ExploreSouthernHistory.com - Baton Rouge National Cemetery, Louisiana
ExploreSouthernHistory.com - Baton Rouge National Cemetery, Louisiana
Baton Rouge National Cemetery
The graves of U.S. soldiers from many different wars
and years of service line the grounds of the
Baton Rouge National Cemetery in Louisiana.
Unknown U.S. Soldier
The Baton Rouge National
Cemetery contains the graves
of hundreds of Civil War
soldiers, many unknown.
Baton Rouge National Cemetery - Baton Rouge, Louisiana
Resting Place of U.S. Soldiers
Copyright 2012 by Dale Cox
All rights reserved.

Last Update: August 12, 2012
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Massachusetts Monument
The monument was placed in
1909 by the Commonwealth of
Massachusetts to honor its
Civil War dead.
Gen. Philemon Thomas
A veteran of the American
Revolution and War of 1812,
Thomas also commanded
the military of the Republic of
West Florida.
Military History in Louisiana
The Baton Rouge National Cemetery was
established in 1868 as a resting place for
Union soldiers killed in the area during the
Civil War.

The first graves at the cemetery site were
placed during the war itself. Although the city
first was held by Confederate forces, by 1862
it had fallen into Union hands. Federal
soldiers lived in camps throughout the area
and some died from illness. Others died on
August 5th of that year in the Battle of Baton

Resulting from a Confederate attempt to
retake the Louisiana capital, the
Battle of
Baton Rouge erupted when the Southern
forces of General (and former U.S. Vice
President) John C. Breckinridge attacked the
city. Union troops were positioned along the
elevated ground at the west end of what is
now Baton Rouge National Cemetery and
neighboring Magnolia Cemetery.

The battle was brief but incredibly bloody for
its size. By the time it was over, 84 Union
soldiers had been killed, 266 wounded and
33 captured or wounded. Confederate forces
reported similar losses of 84 killed, 315
wounded and 57 missing or captured.

The Union dead were interred on the ground
where the National Cemetery was
established five years later.

By the end of the Civil War, Union soldiers
who had died either in battle or from disease
were buried in small plots throughout the
area. The U.S. Government decided to
relocate these men to a new national
cemetery were their graves could be cared
for and easily located by their loved ones.

A rectangular parcel across Florida Avenue
from Magnolia Cemetery was designated as
Baton Rouge National Cemetery in 1867.
Contractors began work immediately to
locate the graves of Union dead in the area
and the bodies were relocated to the new

The grounds originally were enclosed by a
strong wooden fence, but in 1878 this barrier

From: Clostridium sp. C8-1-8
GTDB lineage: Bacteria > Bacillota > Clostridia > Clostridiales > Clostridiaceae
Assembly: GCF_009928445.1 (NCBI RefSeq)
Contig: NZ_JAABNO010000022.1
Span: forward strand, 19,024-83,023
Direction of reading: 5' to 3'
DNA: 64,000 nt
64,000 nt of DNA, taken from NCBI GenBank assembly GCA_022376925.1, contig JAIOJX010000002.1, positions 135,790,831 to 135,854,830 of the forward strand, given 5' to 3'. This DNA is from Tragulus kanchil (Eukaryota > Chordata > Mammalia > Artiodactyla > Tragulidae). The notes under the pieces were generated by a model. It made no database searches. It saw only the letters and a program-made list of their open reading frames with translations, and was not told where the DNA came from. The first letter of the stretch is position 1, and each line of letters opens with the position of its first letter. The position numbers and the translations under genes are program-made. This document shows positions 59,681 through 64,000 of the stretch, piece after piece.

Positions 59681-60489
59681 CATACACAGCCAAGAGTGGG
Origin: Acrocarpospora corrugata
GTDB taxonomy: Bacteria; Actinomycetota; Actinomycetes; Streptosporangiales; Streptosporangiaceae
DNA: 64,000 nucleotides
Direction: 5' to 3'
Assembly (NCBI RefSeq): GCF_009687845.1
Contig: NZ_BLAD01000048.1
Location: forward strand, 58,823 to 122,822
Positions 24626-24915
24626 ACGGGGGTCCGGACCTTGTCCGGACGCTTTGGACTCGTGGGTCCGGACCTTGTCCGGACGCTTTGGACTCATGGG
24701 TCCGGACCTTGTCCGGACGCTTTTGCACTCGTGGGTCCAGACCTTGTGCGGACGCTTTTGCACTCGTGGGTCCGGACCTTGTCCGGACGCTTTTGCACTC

was replaced with the solidly-built brick wall
seen today. The wall was built under the
supervision of Michael and Bernard Jodd.
Before they could complete their work,
however, both men died of fever and are now
buried in the cemetery they helped develop.

The cemetery contains a total of 2,936
graves, of which 494 contain the remains of
unknown U.S. soldiers. The cemetery is now
closed to new burials, although relatives of
soldiers may obtain permission to share
their burial space.

In Section 3 of the cemetery can be found the
grave of General Philemon Thomas. He was
a soldier of the American Revolution and War
of 1812 and is remembered in Louisiana as
the commander of the armed forces of the
short-lived Republic of West Florida. In 1810,
General Thomas led the successful capture
of Fort San Carlos in Baton Rouge by forces
of the Republic.

The general's grave is one of about twenty
that were moved to the national cemetery
from the old Post Cemetery in Baton Rouge.
Spanish-American War
Among the graves at Baton
Rouge National Cemetery is
that of Capt. James Fornance
who was killed at the Battle of
San Juan Hill in 1898.
Buried near General Thomas is a hero of
another war against the Spanish. Captain
James Fornance was killed at the Battle of
San Juan Hill during the Spanish American

Civil War soldiers, however, make up the
largest number of the burials at Baton Rouge
National Cemetery. In addition to men moved
from graves in and around the city, large
numbers of Union dead were also relocated
from Plaquemine, Louisiana, and Camden,
Arkansas. Some of the dead from the latter
place had died from wounds received at the
Battle of Poison Spring in 1864.

The largest monument on the grounds is the
Massachusetts Monument, which is over 100
years old. Erected in 1909, the granite oblisk
was placed by Massachusetts to honor
officers of the 31st and 41st Massachusetts
Infantry Regiments along with soldiers from
the commonwealth that gave their lives while
serving in the Department of the Gulf.

The cemetery today is beautifully maintained,
as is nearby
Port Hudson National Cemetery.

The main entrance is on 19th Street just
south of Florida Boulevard in Baton Rouge.
The address is 220 North 19th Street.

The grounds are open daily from sunrise to
sunset and are free to visit.
Please click here
for more information.

A monument commemorating the Battle of
Baton Rouge can be seen across Florida
Boulevard in Magnolia Cemetery, which also
is open during daylight hours. Individual
headstones for some of the Confederates
killed in the fighting also can be seen there.

To learn more about Baton Rouge in the Civil
War, visit the
Old Arsenal Museum on the
capitol grounds..
Battle of Baton Rouge (1779)

Battle of Port Hudson

Baton Rouge National Cemetery

Magnolia Cemetery (Baton Rouge)

Old Arsenal Museum (Baton Rouge)

Old Louisiana State Capitol (Baton Rouge)

Pentagon Barracks (Baton Rouge)

Port Hudson National Cemetery

Republic of West Florida

The Day the War Stopped (St. Francisville)

USS Kidd Destroyer & Museum (Baton Rouge)